April 21, 2011

FTC Settlement with Google Establishes New Norm for Privacy Enforcement

Continuing a recent flurry of activity in the privacy realm, the Federal Trade Commission (“FTC”) on March 20 announced a proposed settlement with Google that arose out of the FTC’s claims that Google used “deceptive tactics and violated its own privacy promises to consumers” during the company’s launch of its social networking service known as Buzz. 

According to the FTC’s allegations, Google led Gmail users to believe that they had a choice about whether they wanted to enroll in the Buzz networking feature when, in practice, some users did not. The FTC claimed that, for users who joined Buzz, controls for limiting the sharing of their personal information were confusing and difficult to find. When Buzz launched, Gmail users got two options: “Sweet! Check out Buzz” or “Nah, go to my inbox.”  According to the FTC, some Gmail users who opted for the “Nah” option were nevertheless enrolled in certain parts of Buzz. The FTC staff also noted that those Gmail users who opted for the “Sweet!” option were not informed adequately that their most frequent email contacts would be made public by default.  

At the time of the launch of Buzz, Google’s privacy policy stated: “When you sign up for a particular service that requires registration, we ask you to provide personal information. If we use this information in a manner different than the purpose for which it was collected, then we will ask for your consent prior to such use.”  The FTC claimed that Google violated its policy by sharing subscriber data via Buzz without prior consent. The FTC also alleged that, while Google claimed it safeguarded personal information from the European Union in accordance with the Safe Harbor framework,1 it failed to do so. 

The proposed settlement requires Google to implement opt-in requirements and to adopt a comprehensive privacy protection program. With respect to these obligations, Google’s requirements will apply to “covered information,” which has been defined broadly to include not only traditional categories of personal information such as name and address, but also email addresses, screen names, physical location and lists of contacts. The proposed statement provides that Google must obtain express opt-in consent from a user before it introduces new services that will involve the public disclosure of that user’s information.  

The proposed settlement also (i) requires Google to implement a comprehensive privacy program and to have privacy audits conducted for the next 20 years, and (ii) is specific in defining the elements on the privacy program. Specifically, Google will be required to: 

  • Designate an employee or employees to coordinate and be responsible for the privacy program; 
  • Identify reasonably foreseeable, material risks, both internal and external, that could result in the unauthorized collection, use or disclosure of covered information and assess the sufficiency of any safeguards in place to control these risks;  
  • Design and implement reasonable privacy controls and procedures to control the risks identified through the privacy risk assessment and regularly test or monitor the effectiveness of the safeguards’ key controls and procedures;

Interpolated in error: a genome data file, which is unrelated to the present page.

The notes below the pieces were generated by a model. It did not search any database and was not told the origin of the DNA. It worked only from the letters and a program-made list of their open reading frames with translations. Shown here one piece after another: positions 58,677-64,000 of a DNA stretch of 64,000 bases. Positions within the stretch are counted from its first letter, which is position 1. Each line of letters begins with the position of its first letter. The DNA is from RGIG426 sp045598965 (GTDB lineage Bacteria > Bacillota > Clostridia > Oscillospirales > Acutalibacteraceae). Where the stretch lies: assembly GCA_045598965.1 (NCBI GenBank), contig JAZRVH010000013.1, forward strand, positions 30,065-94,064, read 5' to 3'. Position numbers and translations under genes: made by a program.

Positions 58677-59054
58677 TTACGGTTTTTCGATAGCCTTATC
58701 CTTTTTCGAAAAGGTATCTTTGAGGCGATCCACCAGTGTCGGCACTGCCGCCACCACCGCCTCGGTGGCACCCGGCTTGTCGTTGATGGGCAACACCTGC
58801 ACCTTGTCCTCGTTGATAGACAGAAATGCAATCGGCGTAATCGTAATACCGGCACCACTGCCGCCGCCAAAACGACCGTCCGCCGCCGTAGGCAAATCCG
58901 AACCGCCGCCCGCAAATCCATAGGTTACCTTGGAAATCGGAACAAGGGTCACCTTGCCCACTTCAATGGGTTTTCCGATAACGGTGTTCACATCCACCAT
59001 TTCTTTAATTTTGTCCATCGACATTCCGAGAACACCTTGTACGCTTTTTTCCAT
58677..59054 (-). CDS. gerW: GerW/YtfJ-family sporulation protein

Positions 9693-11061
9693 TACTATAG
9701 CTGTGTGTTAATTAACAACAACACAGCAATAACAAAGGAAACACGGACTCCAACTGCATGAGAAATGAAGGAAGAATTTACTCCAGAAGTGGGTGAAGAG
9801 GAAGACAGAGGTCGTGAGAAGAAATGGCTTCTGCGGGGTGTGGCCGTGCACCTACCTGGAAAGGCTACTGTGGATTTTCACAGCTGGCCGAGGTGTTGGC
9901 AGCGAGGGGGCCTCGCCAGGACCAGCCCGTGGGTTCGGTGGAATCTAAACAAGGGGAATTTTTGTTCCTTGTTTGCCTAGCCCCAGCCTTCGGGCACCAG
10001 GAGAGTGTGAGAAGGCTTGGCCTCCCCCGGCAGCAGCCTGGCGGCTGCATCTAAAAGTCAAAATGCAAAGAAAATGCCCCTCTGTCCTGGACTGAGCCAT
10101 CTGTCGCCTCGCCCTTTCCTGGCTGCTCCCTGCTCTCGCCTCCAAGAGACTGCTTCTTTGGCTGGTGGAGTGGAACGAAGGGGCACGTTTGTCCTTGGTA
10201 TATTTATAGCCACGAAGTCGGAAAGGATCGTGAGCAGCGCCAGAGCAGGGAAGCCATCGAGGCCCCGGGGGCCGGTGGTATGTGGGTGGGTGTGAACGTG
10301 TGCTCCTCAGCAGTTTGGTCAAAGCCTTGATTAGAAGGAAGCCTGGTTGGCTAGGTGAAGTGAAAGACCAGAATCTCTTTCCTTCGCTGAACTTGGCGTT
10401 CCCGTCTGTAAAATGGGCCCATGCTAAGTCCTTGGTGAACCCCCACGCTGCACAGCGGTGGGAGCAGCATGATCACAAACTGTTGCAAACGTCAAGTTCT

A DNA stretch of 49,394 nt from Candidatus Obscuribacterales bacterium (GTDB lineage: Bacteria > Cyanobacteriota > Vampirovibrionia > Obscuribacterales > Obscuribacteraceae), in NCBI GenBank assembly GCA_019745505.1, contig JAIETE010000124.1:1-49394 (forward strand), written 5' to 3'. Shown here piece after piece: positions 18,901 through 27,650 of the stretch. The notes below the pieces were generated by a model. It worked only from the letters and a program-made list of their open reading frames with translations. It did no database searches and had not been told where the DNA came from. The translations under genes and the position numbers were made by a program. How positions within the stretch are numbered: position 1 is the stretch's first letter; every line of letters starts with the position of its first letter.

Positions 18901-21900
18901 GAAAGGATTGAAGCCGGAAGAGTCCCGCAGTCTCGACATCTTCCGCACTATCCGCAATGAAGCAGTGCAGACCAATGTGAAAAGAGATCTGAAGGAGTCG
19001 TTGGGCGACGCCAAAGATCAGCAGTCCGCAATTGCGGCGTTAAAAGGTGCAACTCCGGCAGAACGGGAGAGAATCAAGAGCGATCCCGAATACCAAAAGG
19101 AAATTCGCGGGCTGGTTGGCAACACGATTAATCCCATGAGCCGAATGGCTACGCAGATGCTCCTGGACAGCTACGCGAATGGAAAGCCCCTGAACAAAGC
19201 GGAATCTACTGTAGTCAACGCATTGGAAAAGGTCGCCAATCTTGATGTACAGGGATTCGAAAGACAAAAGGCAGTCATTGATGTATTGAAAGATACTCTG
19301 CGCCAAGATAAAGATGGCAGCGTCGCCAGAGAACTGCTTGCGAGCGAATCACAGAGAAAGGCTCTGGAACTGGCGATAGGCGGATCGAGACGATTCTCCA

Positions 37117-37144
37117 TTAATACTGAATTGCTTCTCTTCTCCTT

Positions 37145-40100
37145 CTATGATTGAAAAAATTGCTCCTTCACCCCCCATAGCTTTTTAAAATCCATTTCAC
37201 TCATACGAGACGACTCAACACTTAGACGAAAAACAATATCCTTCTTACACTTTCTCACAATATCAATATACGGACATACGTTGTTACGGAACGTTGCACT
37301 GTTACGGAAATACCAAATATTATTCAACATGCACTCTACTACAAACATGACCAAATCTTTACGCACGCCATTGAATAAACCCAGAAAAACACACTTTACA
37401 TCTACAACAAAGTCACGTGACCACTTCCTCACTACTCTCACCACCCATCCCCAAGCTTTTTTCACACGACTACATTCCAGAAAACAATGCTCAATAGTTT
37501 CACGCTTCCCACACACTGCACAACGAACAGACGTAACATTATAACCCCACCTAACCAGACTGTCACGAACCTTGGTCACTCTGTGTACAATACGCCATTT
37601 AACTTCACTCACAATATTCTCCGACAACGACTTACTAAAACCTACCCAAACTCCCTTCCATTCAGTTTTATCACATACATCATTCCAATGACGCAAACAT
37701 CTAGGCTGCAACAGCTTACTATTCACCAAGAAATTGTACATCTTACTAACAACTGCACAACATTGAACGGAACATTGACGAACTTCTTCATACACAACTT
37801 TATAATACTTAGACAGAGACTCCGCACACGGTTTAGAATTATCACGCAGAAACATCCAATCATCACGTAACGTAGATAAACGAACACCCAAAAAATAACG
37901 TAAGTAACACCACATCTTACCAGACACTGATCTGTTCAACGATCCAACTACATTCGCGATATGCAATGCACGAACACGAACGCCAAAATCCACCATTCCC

• Develop and use reasonable steps to select and retain service providers capable of appropriately protecting the privacy of covered information they receive from respondents, and require service providers by contract to implement and maintain appropriate privacy protections; and 
  • Evaluate and adjust its privacy program in light of the results of the testing and monitoring, any material changes to its operations or business arrangements, or any other circumstances that it knows or has reason to know may have a material impact on the effectiveness of its privacy program.  


 While the FTC has been flexing its advisory and enforcement muscles in recent months, this case is particularly notable. There are a number of important lessons to be learned from the proposed Google settlement: 

  • The proposed settlement establishes a new norm for privacy enforcement. Given the terms of the settlement, companies should be concerned not only about ensuring they are keeping the promises that they make to users, they should also consider whether they are giving users a genuine choice before publicly disclosing information previously submitted as private. 
  • The FTC and privacy experts have been mentioning the concept of “privacy by design” fairly often. By emphasizing the concept in this settlement, the FTC shows that “privacy by design” is here to stay, and that companies that fail to address privacy considerations risk being called to task for failing to do so. 
  • The terms of the proposed settlement apply to the broadly defined “covered information.” Using these terms, the FTC has established that users maintain a privacy interest in a wide range of personal information, including such information that has not been traditionally viewed as constituting “personal information.” 
  • The proposed settlement has important implications for companies considering offering new products and services that will make use of data that was previously collected. Companies rolling out such new products or services are well advised to consider the related privacy implications and, where necessary, obtain appropriate consents for any new uses and/or disclosures. 
  • The action emphasizes the importance of ensuring representations made regarding compliance with the Safe Harbor program are accurate.


The draft FTC complaint, the proposed FTC consent order and an analysis of the proposed settlements are all available for viewing online.

1 Safe Harbor provides a method for U.S. companies to transfer personal data lawfully from the European Union to the United States.